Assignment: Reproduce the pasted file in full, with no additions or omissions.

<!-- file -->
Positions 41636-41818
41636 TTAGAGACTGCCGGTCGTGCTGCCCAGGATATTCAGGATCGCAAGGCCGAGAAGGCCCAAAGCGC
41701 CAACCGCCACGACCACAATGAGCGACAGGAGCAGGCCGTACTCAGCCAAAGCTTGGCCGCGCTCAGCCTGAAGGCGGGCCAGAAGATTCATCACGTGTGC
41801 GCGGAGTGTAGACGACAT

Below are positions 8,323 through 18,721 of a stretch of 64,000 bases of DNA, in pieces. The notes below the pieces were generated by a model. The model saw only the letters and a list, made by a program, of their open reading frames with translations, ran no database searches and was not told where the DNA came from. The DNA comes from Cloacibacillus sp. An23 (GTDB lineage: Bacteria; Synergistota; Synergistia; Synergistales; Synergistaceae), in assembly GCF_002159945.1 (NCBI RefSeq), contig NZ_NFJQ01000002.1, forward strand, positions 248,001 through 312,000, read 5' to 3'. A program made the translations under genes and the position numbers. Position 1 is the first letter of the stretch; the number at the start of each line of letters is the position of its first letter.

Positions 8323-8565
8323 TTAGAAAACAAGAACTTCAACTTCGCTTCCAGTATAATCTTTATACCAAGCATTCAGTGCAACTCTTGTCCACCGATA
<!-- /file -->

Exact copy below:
Positions 41636-41818
41636 TTAGAGACTGCCGGTCGTGCTGCCCAGGATATTCAGGATCGCAAGGCCGAGAAGGCCCAAAGCGC
41701 CAACCGCCACGACCACAATGAGCGACAGGAGCAGGCCGTACTCAGCCAAAGCTTGGCCGCGCTCAGCCTGAAGGCGGGCCAGAAGATTCATCACGTGTGC
41801 GCGGAGTGTAGACGACAT

Below are positions 8,323 through 18,721 of a stretch of 64,000 bases of DNA, in pieces. The notes below the pieces were generated by a model. The model saw only the letters and a list, made by a program, of their open reading frames with translations, ran no database searches and was not told where the DNA came from. The DNA comes from Cloacibacillus sp. An23 (GTDB lineage: Bacteria; Synergistota; Synergistia; Synergistales; Synergistaceae), in assembly GCF_002159945.1 (NCBI RefSeq), contig NZ_NFJQ01000002.1, forward strand, positions 248,001 through 312,000, read 5' to 3'. A program made the translations under genes and the position numbers. Position 1 is the first letter of the stretch; the number at the start of each line of letters is the position of its first letter.

Positions 8323-8565
8323 TTAGAAAACAAGAACTTCAACTTCGCTTCCAGTATAATCTTTATACCAAGCATTCAGTGCAACTCTTGTCCACCGATA